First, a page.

Drummer Antonio Sanchez and Migration Bring Ambitious Meridian Suite to Dazzle
Antonio Sanchez & Migration perform at Dazzle on Saturday, October 31 and Sunday, November 1.
On the road with the Pat Metheny Unity Band in 2012, drummer Antonio Sanchez had a small keyboard and a laptop with him that he used for writing music. While in Meridian, Mississippi, Sanchez wrote a piece that he titled “Meridian.” Last year, while touring with Metheny again, Sanchez used the piece he’d written two years earlier as the genesis for The Meridian Suite, which he says is his most ambitious album to date.
While on tour, Sanchez worked on his little keyboard for a few hours a day, and as the album started progressing, he started thinking about how he’d studied meridians in school and about how they interacted and intertwined. “And I started seeing the relationship between what the piece was doing and the actual meridians,” Sanchez recalls. “The motifs, the ideas, the rhythms, the melodies of the piece throughout the composition — they meet, they intertwine, and it’s really like hundreds of meridians that are coming together at different points through the composition. And once I made that connection, everything started falling into place.”
Prior to writing The Meridian Suite, Sanchez had scored and played drums on the soundtrack for the Oscar-winning film Birdman, and he liked the film's seamless transitions from one section to another. Sanchez wanted to give The Meridian Suite, which is a continuous composition in five parts, a similar kind of seamless quality, and he wanted the album to be more like a novel than a collection of short stories.
When Sanchez and his group Migration (which includes saxophonist Seamus Blake, pianist John Escreet, bassist Matt Brewer and his wife, vocalist Thana Alexa) play at Dazzle on Saturday, October 31, and Sunday, November 1, they’ll be playing the complete Meridian Suite.
“It’s like a book or a movie,” Sanchez says of the album. “You cannot just play half of the movie or read half of the book. So we play it in its entirety, and we add on it because for the record it was cool the way we did it: 56 minutes. But when we do it live, we stretch a few sections, and I think it’s really cool when we do it live. We’ve gotten amazing responses from audiences all over the place because, to begin with, they’re not used to something like that. They’re not used to sitting through an hour and twenty minutes of straight music. And it’s different for us as well, and everybody on stage switches between acoustic and electric instruments seamlessly. And, you know, it’s kind of a show. I don’t have to figure out a set list, because it is what it is. It’s quite an experience for us, and the audience as well.”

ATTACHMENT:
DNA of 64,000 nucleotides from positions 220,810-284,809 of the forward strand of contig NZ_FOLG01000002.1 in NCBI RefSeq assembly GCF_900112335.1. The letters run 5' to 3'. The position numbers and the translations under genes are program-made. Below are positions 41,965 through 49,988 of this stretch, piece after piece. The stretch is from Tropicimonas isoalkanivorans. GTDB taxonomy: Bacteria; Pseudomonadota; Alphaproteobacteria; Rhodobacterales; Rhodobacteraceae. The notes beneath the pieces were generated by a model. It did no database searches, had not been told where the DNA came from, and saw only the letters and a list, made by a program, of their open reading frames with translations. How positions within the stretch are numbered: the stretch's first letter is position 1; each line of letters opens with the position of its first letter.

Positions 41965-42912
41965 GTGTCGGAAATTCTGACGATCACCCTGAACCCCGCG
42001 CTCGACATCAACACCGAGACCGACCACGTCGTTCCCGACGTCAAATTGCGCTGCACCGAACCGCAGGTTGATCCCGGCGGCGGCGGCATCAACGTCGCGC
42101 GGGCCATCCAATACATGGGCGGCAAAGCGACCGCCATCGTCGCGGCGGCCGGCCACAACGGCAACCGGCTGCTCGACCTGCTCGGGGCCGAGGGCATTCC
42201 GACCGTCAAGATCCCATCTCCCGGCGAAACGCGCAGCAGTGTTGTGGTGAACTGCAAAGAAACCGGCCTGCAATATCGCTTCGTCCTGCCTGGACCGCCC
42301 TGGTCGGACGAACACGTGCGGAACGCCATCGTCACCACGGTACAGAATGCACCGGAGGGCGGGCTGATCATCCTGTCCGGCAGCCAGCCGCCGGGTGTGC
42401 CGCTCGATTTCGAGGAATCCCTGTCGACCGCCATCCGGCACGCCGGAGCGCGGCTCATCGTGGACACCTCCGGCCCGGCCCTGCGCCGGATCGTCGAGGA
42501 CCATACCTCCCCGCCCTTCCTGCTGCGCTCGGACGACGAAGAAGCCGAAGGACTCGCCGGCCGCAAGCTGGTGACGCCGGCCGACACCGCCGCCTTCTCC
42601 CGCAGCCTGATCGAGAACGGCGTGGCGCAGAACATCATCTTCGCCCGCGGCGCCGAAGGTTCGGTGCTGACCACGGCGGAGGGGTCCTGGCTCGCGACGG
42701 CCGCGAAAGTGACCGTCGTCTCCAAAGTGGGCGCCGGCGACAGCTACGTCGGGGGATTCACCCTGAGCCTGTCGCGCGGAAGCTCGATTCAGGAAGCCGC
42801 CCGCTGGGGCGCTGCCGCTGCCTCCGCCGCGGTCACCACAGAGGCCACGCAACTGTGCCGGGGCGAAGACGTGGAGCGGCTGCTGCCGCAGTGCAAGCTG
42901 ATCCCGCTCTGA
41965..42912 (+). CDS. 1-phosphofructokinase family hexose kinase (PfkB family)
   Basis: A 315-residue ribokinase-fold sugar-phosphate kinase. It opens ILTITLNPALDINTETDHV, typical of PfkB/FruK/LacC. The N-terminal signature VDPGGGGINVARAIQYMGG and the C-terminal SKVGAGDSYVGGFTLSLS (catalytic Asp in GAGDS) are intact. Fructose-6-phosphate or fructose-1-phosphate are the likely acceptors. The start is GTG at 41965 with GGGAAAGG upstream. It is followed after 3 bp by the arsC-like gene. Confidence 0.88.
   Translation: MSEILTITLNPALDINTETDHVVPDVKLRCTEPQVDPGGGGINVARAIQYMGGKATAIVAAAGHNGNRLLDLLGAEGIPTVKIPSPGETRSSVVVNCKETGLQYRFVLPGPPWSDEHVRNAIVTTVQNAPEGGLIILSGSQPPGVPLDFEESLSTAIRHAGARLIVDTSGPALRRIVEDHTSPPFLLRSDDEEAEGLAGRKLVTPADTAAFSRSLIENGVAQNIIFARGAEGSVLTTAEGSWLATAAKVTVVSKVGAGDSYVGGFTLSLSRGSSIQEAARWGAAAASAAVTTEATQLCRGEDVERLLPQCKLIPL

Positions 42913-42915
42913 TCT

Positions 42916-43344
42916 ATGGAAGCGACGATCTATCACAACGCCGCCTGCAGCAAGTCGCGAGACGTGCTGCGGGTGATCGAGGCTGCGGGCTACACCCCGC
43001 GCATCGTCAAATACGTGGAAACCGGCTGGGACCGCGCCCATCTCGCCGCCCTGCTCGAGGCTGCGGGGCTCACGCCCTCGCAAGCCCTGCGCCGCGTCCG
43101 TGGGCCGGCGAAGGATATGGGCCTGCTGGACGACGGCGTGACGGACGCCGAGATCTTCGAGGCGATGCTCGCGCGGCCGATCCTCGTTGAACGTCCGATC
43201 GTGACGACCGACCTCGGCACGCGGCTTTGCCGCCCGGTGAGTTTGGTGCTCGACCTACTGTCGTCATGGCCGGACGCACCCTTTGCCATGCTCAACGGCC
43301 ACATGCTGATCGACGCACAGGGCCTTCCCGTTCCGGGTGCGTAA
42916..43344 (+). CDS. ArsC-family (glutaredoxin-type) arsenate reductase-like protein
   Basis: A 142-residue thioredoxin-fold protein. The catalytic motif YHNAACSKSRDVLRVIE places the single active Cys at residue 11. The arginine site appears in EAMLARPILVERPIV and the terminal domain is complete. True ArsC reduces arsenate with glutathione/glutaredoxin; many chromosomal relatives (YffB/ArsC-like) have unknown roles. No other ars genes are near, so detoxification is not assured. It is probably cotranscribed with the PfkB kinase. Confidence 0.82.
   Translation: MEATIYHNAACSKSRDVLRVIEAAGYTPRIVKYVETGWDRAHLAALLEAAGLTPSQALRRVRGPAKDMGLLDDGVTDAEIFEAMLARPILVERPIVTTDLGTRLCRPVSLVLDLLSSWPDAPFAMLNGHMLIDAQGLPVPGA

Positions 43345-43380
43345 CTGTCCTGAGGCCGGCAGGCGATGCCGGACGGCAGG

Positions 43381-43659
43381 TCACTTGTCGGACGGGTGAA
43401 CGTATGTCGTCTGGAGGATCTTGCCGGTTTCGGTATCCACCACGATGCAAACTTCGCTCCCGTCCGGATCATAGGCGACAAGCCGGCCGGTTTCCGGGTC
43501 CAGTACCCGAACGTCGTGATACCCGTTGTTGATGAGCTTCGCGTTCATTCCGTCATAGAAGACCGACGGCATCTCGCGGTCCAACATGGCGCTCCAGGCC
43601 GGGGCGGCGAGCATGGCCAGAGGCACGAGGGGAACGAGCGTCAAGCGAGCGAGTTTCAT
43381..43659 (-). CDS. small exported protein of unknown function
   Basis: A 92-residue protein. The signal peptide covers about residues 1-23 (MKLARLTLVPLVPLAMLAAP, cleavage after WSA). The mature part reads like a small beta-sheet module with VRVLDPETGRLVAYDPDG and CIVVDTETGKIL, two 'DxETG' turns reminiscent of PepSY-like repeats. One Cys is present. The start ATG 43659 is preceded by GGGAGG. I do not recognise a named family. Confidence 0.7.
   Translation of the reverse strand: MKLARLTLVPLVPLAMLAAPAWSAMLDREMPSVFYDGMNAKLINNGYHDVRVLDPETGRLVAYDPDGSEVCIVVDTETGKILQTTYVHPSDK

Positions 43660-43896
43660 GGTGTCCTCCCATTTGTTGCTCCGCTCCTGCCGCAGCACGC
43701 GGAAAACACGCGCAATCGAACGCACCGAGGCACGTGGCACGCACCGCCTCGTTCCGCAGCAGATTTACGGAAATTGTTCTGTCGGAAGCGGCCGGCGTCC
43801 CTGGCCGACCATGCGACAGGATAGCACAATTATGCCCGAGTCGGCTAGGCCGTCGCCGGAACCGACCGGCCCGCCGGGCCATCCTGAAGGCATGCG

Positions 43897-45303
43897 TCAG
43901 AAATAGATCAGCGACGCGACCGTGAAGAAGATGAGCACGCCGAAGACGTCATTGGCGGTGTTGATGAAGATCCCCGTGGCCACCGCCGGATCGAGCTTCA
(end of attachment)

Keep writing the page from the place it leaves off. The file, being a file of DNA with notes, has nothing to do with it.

When writing The Meridian Suite, Sanchez didn’t want to be constricted by time or style, which he says was very liberating.
“A lot of times you’ll do an acoustic record or an electric record, but it’s sort of rare to mix both,” Sanchez says. “So conceptually, there is already a constriction right there. And then, in terms of time, I also didn’t want to have time constraints, because whenever you start writing, you start developing something, and if I already wrote four minutes of melody or a theme, I have to start thinking, ‘How am I going to wrap it up after solos and maybe an interlude?’ And it’s always bothered me a little bit that because you’re thinking of radio play, you have to keep turning things down in terms of time; it just starts affecting the product, I feel.”
In addition to The Meridian Suite, earlier this year Sanchez released the excellent Three Times Three. The album includes three trios: Sanchez teaming up with pianist Brad Mehldau and bassist Matt Brewer, guitarist John Scofield and bassist Christian McBride, and saxophonist Joe Lovano and bassist John Patitucci. Aside from working with those legendary players on Three Times Three, Sanchez has worked with Chick Corea, Gary Burton and Michael Brecker, as well as touring and recording over the last fifteen years with Metheny, who first saw Sanchez performing in Italy with pianist Danilo Perez. Sanchez and Metheny then got together in New York and would jam as a duo for hours at a time, sometimes bringing in other players afterward.
“So he started sensing if I would be somebody who would be a candidate for his music,” Sanchez says of Metheny. “And since I grew up playing straight eight music rather than swing music, and his music is very straight eight-based, especially with the Pat Metheny Group, he thought I was a good fit.”
Sanchez, who grew up in Mexico City, received a degree in classical piano at the National Conservatory there in 1993 before moving to Boston to attend the Berklee College of Music. While he learned a lot at Berklee, he says being around people like Metheny has been his real school.
“I went to Berklee, and that was amazing,” he adds. “I’ll be forever thankful for everything that I learned, but that was all theory, really. And then a little bit of practice when you play with other kids and stuff. But most of the time, everybody’s sort of at the same level. And when you start playing with these people who have been around for many years that have a lot of mileage and a lot of history, then you start experimenting what it is on,stage with somebody of that caliber, and that brings your level up immediately. You either sink or swim. There’s no in-between there.”
Hear Antonio Sanchez and Migration this weekend at Dazzle. Find ticket information here.